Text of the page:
Twenty million South Africans are under the age of 35. This youth bubble has the potential to transform South Africa’s economic and social reality. Notwithstanding the limitations created by an ineffective education system and an economy downtrodden by state capture and looting, young South Africans could be a major boon for the economy and could build a positive social trajectory for the country.
However, young people currently face a hostile and challenging society, with a lack of focused, innovative and effective action to support them. The country is missing out on young people’s potential to actively and positively shape the country.
There is a major disconnect in the youth space between research, young people and policy. Young people are rarely approached as a population group for whom there should be specific policy, programme and planning options to be pursued. Research on youth generally remains stuck in the academic world with little real influence on policy and programmes.
Young people who are actively seeking to drive public innovation have little access to the kind of information that could help them to reframe their issues and bring their experience to bear on critical challenges. Even when policymakers do focus on young people, it is often only when a specific youth policy process is underway, rather than built into ongoing policy and planning across all departments and all levels of government.
A large percentage of South African young people are not in employment, education or training (NEET). Of the entire NEET population, 9.1 million are between the ages of 15 and 34. The fact that they are out of training and education puts them at a significant disadvantage to their peers.
The majority of South Africans are stuck in an inequality trap with wealth concentrated in the hands of a few. Most are stuck in intergenerational loops of exclusion with few chances to escape. Breaking this cycle requires a fundamental change in life trajectories, starting in the womb.
Think of a Möbius strip – just one twist in the circle allows you to trace a completely different pattern. Instead of being stuck on the inside of a loop, you emerge on the outside. In the same way, escaping the inequality trap requires a fundamental twist to set South Africa on a new path.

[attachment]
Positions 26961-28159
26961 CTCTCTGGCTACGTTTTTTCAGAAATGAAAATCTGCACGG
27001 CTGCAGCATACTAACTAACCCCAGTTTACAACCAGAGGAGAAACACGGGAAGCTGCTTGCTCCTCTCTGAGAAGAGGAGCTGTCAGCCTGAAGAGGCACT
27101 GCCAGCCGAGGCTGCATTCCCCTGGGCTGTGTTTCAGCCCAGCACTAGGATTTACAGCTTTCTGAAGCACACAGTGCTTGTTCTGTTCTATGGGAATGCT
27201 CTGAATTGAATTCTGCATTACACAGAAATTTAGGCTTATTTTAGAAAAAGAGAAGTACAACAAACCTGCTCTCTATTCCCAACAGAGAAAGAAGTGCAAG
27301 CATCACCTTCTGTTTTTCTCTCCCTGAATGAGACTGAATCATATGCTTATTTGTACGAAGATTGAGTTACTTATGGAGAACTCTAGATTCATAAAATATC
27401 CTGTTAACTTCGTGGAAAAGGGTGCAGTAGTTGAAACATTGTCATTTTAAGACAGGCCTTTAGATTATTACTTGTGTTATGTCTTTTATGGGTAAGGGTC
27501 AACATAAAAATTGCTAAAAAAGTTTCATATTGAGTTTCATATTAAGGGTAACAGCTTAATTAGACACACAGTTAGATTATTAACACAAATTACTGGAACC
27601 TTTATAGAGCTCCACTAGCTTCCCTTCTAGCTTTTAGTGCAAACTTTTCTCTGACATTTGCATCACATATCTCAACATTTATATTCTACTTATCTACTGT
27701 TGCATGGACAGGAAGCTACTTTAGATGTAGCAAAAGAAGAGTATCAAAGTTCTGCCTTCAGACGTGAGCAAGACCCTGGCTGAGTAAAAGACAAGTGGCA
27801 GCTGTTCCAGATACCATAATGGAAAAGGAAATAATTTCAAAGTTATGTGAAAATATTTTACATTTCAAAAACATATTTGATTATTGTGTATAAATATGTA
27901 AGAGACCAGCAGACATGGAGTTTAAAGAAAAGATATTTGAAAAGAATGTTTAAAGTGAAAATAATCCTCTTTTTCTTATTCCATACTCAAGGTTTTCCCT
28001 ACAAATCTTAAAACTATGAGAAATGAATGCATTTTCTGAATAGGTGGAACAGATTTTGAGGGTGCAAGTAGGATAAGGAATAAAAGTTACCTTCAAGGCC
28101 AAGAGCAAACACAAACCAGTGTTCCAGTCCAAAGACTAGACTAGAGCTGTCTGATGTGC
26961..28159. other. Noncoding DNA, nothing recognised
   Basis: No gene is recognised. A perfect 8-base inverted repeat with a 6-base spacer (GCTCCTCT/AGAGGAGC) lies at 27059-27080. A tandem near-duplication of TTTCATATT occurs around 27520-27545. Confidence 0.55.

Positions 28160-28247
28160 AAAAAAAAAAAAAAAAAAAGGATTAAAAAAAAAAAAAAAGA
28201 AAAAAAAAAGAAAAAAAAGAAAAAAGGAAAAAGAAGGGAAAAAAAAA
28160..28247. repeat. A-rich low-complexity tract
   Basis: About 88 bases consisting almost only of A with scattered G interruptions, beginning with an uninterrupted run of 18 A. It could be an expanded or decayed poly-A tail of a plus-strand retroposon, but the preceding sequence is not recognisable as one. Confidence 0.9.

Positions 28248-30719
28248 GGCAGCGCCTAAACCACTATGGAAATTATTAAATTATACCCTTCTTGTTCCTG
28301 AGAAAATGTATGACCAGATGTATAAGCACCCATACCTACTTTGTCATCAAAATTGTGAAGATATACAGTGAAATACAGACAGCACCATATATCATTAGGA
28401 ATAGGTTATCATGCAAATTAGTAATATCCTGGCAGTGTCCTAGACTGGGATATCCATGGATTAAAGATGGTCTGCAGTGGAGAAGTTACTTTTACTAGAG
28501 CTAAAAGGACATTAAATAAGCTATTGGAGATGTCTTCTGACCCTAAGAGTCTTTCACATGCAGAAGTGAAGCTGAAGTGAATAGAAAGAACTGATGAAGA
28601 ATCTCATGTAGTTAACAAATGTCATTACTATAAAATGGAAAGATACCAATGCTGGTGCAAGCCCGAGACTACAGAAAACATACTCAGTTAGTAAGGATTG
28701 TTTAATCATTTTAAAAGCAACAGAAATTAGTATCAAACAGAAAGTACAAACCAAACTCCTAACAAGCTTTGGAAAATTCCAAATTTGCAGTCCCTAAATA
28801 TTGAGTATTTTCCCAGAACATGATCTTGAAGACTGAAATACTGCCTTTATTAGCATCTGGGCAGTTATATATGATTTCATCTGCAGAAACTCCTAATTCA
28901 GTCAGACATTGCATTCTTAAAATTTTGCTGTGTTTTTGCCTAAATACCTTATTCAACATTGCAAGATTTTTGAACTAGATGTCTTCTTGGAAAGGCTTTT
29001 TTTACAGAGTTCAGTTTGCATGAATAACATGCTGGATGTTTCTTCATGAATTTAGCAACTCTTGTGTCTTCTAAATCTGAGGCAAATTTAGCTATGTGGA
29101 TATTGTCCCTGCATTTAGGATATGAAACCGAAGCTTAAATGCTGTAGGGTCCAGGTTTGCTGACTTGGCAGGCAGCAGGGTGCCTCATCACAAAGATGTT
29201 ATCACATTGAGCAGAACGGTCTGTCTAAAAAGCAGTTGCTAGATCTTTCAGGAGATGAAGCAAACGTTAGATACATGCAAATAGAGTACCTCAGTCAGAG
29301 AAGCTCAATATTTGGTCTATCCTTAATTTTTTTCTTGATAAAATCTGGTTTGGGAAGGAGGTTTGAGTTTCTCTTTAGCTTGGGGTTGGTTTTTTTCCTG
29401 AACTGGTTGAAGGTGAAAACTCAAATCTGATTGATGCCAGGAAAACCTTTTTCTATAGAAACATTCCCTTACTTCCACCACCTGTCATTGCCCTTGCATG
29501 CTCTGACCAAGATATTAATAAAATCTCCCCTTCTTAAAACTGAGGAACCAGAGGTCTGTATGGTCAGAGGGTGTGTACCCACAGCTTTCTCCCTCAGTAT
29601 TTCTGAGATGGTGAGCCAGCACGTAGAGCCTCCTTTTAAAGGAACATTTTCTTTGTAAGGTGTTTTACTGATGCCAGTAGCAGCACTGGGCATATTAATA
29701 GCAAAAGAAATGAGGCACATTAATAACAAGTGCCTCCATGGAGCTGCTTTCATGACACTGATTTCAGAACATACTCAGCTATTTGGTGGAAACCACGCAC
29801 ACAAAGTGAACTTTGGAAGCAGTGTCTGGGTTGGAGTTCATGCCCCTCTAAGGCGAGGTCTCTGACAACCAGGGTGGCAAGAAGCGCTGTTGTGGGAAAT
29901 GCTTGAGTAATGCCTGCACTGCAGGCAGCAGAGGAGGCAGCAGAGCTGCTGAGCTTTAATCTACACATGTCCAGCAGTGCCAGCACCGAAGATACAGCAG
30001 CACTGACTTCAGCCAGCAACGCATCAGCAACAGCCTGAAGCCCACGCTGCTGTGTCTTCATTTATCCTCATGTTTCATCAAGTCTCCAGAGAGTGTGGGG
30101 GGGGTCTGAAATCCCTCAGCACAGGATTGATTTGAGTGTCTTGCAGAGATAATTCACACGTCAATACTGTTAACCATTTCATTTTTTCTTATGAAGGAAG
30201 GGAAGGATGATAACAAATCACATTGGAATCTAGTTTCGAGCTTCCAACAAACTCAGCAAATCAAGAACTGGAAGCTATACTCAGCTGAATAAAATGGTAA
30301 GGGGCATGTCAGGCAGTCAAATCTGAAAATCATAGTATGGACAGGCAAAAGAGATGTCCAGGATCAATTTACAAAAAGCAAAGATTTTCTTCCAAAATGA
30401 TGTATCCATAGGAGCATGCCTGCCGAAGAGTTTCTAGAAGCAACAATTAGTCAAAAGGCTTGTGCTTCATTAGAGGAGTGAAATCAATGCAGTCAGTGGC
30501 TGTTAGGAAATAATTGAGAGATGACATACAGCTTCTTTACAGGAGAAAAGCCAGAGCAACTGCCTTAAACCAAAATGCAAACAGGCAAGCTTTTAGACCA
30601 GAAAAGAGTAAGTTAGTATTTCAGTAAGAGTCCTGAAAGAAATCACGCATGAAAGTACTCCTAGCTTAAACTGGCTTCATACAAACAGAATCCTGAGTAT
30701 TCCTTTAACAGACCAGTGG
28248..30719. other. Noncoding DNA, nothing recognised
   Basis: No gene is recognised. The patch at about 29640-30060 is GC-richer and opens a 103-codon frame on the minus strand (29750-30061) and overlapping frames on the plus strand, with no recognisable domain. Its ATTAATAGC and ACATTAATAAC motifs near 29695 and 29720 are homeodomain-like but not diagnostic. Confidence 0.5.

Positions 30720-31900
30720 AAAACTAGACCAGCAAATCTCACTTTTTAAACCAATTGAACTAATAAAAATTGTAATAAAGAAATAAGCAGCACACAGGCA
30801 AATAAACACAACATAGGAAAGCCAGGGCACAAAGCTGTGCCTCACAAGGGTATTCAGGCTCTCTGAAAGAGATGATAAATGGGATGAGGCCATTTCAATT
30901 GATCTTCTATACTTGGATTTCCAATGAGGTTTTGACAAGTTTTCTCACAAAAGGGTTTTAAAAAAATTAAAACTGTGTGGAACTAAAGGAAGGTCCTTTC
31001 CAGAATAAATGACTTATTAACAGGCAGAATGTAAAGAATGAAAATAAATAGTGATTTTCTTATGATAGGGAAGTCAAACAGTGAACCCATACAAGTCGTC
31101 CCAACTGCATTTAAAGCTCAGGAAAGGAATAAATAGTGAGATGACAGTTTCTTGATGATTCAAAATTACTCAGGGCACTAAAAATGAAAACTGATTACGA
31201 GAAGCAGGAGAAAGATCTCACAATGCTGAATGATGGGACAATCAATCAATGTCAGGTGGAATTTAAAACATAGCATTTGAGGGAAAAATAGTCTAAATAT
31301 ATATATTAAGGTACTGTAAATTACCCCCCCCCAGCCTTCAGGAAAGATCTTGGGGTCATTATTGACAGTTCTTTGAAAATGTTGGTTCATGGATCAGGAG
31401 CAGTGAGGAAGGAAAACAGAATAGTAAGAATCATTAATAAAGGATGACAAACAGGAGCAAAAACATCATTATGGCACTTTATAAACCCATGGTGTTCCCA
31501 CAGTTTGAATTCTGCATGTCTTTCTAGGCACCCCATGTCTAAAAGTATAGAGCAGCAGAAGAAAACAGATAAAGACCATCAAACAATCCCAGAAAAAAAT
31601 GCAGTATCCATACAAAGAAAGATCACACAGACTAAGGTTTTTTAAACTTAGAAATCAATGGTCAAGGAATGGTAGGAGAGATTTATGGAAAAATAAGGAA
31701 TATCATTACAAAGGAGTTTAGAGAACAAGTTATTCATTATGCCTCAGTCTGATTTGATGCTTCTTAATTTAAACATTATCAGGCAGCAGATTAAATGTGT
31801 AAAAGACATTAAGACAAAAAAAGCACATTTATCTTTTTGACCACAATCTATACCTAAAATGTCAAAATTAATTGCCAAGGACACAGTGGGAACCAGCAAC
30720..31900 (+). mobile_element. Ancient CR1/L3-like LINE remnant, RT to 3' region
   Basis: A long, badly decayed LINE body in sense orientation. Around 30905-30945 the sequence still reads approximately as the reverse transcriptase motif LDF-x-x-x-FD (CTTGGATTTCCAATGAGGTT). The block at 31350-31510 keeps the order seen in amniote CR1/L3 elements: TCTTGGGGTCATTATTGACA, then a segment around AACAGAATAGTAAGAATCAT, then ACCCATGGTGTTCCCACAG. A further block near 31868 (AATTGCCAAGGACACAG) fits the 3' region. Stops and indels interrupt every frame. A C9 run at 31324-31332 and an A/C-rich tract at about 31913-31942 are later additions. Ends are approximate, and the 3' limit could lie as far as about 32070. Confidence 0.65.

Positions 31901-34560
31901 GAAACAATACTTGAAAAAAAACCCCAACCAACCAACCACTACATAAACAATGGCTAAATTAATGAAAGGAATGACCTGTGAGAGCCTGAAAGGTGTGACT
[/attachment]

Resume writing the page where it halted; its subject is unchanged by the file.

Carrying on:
The campaign produced an Action Plan, grounded in both young people’s experience of youth unemployment and the available evidence and research about their current challenges. The Action Plan prioritises 10 systemic challenges that need to be addressed to ensure that young South Africans have the skills, opportunities and support to become economically productive. It has three focus areas, namely shifting gears for education, transitions and jobs.
In an ecosystem with an ever-growing number of youth employment programmes, Youth Capital has developed an agenda – the Action Plan- which is reflective of the multidimensional challenges facing young people’s experience of building sustainable livelihoods for themselves.
Youth Capital also plays the vital role of grounding recommendations in (1) strong research, (2) the voices of young people and (3) the experiences of youth development organisations. There is no other single organisation in South Africa that is pulling together all three of these elements to address the issue of youth unemployment.
The campaign’s three main strategies are to:
Read more about our action plan on the Youth Capital website https://youthcapital.co.za
Trying to change life trajectories is ambitious and profound. It requires us to radically influence the lives of individuals and to be part of changing the circumstances in which they live.
Read more: The Department of Higher Education and Training (DHET) has published a fact sheet on NEETs. Read it here.
Act today: social connections have the power to shape the ambitions and careers of young people and unlock their economic opportunities. Get started in creating and nurturing social connections with young people, from expanding exposure for young people through sharing your platforms, resources and skills to collaboration. Read it here.
Learn more: Young people share their stories of unemployment and what can help them move forward – a partnership with Youth Capital, Eh!woza, and the ONE Campaign. Read it here